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Fizzy Ale?

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Whilst on an eight day tour of New Zealand’s South Island, one of the first activities planned was the journey from Christchurch, on the east coast to a town called Greymouth on the west coast. This involved an amazingly scenic ride through the ‘Southern Alps’ on a fairly rickety train. The views were spectacular, though I was completely unable to capture it on my camera because the battery was dead.

At the end of the train ride was the town of Greymouth, a hilly, cold and wet place. We were taken to our hostel, a YHA place that was up a very steep hill from the town. Having taken another look at the tour company’s website I notice there is no description of Greymouth, only the train journey there, which is fairly appropriate as the town is pretty nondescript.

After peering out of the windows of the hostel for a little while wondering if the rain would stop we decided to look at the tourism options for the afternoon, the next connection was a coach to the Franz Joseph Glacier the next day. As much of the options involved ‘ecotourism’, i.e. being outdoors, my eye quickly gravitated towards the brewery tour, with drinks and dinner included in a quite reasonable price.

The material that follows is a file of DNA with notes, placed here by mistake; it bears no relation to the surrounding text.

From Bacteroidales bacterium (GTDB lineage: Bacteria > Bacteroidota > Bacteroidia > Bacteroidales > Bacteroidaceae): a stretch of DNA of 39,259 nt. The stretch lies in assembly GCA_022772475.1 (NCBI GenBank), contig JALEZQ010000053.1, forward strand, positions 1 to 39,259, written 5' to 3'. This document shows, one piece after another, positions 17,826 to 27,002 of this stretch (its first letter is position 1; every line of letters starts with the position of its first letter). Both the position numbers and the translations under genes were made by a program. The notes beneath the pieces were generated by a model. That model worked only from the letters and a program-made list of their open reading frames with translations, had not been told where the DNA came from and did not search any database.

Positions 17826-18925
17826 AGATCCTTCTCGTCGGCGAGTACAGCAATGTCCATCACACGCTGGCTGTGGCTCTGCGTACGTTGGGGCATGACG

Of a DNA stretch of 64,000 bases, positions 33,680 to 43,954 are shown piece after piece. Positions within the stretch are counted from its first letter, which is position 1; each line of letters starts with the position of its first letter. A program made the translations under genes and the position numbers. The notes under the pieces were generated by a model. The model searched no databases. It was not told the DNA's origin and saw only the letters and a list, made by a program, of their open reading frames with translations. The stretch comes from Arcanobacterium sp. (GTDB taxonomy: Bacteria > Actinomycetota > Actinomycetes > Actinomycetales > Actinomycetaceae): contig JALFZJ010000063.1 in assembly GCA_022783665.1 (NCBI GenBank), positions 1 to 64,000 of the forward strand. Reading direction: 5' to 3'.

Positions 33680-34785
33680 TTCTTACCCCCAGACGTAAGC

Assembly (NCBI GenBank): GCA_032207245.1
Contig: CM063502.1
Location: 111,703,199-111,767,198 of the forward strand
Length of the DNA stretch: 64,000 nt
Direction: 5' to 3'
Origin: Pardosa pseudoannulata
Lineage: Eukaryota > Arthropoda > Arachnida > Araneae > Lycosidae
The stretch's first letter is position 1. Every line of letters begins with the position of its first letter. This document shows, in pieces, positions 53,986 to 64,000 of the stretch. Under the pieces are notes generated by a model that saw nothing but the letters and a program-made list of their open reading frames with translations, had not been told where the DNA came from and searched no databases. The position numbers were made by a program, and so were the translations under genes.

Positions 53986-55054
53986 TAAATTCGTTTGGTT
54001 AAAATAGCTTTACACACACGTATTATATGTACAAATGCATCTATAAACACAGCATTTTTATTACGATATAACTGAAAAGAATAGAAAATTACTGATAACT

The brewery appeared to be a relatively small one, I am no connoisseur of breweries but it seemed much smaller than the two I’d been to before. The tour initially started with the guys telling us about the history of the place, with a history going back 150 years. We were walked through the whole beer making process with amazing descriptions of the process. This was 100% more informative than the Heineken tour in Amsterdam which was pretty much an hour of advertising. The tour guide worked in the brewery, as did his father and his grandfather so knew quite a bit.

Once the tour was over it was over to the beer tasting. We were all given very small glasses and were served seven of their ales. All of these were tried and discussed, in the very painful way people do when they’re trying to describe how something tastes without saying simply ‘good’ or ‘bad’. The tour guide then left us in the room with the seven beer taps saying ‘help yourselves, I’ll be back in a bit’. And so we did.

One interesting point of contention was whether what the New Zealanders called ‘ale’ was technically ale. Although it looked like ale at first glance, it was cold and fizzy, but did indeed taste like ale. Technically, (verified by Wikipedia), this is correct, the difference between an ale and a lager is the type of yeast used in the process.

After the guide returned and we left the brewery to go to an all you can eat BBQ pub, with good music, re-runs of English football games and several pool tables. All in all a fun evening.

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